Satellite Eupsilia transversa

The Satellite is unmistakable. There is some variation in colour, though. The groundcolour may be orangebrown or cinnamonbrown, but occasionally it is yellowish brown or greyish brown. There is one striking marking: a colourful small spot accompanied by two small white dots. The big spot usually is orange, but sometimes it is yellow or white. In some individuals the spot on one wing has a different colour than the spot on the other wing. The wingspan is some 40 to 48mm.

The eggs are being deposited one by one in March and April. The caterpillar of the Satellite sleeps during the day and feeds at night. When resting it hides between some leaves which it spins together. Except for the leaves of the host plant the larvae also feed on eachother, other caterpillars or larvae of other insects. This is one of the very few species of caterpillars capable of biting humans in their finger.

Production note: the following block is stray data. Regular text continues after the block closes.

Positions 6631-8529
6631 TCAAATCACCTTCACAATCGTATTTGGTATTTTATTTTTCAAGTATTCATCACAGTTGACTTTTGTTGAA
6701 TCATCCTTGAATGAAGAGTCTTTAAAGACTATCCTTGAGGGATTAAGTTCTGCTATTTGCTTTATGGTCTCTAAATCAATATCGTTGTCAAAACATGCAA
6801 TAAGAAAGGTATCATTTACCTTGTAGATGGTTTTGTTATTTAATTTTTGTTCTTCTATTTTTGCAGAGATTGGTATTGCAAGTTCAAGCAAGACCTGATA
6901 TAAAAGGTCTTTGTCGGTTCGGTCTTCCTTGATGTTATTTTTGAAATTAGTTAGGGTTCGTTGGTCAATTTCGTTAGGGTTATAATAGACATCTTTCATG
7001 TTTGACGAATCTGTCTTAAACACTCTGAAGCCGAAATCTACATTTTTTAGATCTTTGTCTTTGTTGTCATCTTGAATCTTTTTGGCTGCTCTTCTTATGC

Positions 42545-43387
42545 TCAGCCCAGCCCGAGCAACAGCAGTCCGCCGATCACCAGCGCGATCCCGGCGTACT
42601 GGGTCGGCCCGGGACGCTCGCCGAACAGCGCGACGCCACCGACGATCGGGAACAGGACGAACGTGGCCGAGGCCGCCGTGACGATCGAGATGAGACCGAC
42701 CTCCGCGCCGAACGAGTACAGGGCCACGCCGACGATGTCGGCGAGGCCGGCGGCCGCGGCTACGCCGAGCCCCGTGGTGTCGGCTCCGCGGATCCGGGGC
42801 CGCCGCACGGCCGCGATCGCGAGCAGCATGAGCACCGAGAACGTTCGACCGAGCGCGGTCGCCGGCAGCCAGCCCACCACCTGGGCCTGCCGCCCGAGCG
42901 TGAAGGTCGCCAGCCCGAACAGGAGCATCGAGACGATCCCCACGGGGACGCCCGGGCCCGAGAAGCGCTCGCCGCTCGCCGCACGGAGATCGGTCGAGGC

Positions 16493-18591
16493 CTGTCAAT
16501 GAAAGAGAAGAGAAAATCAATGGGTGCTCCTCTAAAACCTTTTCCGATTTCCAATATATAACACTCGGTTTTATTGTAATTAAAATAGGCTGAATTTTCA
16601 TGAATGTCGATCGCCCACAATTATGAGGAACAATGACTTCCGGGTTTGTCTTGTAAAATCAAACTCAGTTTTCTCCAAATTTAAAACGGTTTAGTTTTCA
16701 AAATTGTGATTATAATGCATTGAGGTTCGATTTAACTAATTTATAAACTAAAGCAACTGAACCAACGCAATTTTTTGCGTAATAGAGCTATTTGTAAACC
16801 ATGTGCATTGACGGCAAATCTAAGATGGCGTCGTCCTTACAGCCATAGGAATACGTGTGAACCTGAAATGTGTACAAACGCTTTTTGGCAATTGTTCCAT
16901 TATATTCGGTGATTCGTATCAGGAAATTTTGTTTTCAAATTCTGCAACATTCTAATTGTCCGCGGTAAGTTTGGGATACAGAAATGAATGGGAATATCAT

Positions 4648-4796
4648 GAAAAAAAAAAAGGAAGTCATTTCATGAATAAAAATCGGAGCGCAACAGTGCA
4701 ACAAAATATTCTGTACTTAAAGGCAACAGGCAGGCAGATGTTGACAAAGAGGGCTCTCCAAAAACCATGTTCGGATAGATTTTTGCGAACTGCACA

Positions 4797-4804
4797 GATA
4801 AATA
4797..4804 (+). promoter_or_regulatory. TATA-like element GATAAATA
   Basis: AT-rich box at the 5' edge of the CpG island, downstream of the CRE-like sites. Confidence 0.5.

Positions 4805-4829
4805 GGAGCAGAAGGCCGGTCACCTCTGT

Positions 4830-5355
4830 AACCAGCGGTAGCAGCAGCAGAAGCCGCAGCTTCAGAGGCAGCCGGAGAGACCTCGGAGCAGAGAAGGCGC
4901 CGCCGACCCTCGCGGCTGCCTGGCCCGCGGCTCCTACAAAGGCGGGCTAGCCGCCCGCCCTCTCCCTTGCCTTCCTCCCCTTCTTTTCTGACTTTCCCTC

In Central and Western Europe the Satellite is single-brooded. Because it overwinters being adult, it may be seen during a long stretch of time: from September to deep in April. Sometimes on the wing in mild winter nights. It is easily attracted to light and sugar. In autumn it feeds on rotting fruit and Ivy blossom. In winter on tree juices and in spring it regularly visits catkins. Is seen in parks and gardens frequently. If you catch it, it may appear to be a good model for photographers at first, for it may sit motionless for a moment and may sometimes even be handled. But be aware: it may fly off at any time without previous warning! Very common over much of Europe, including England, Wales and Ireland. A local species in Southern Scotland and a very rare local species in other parts of Scotland, if present. Very rare and extremely local in the Hebrides. Abundant on the Channel Islands.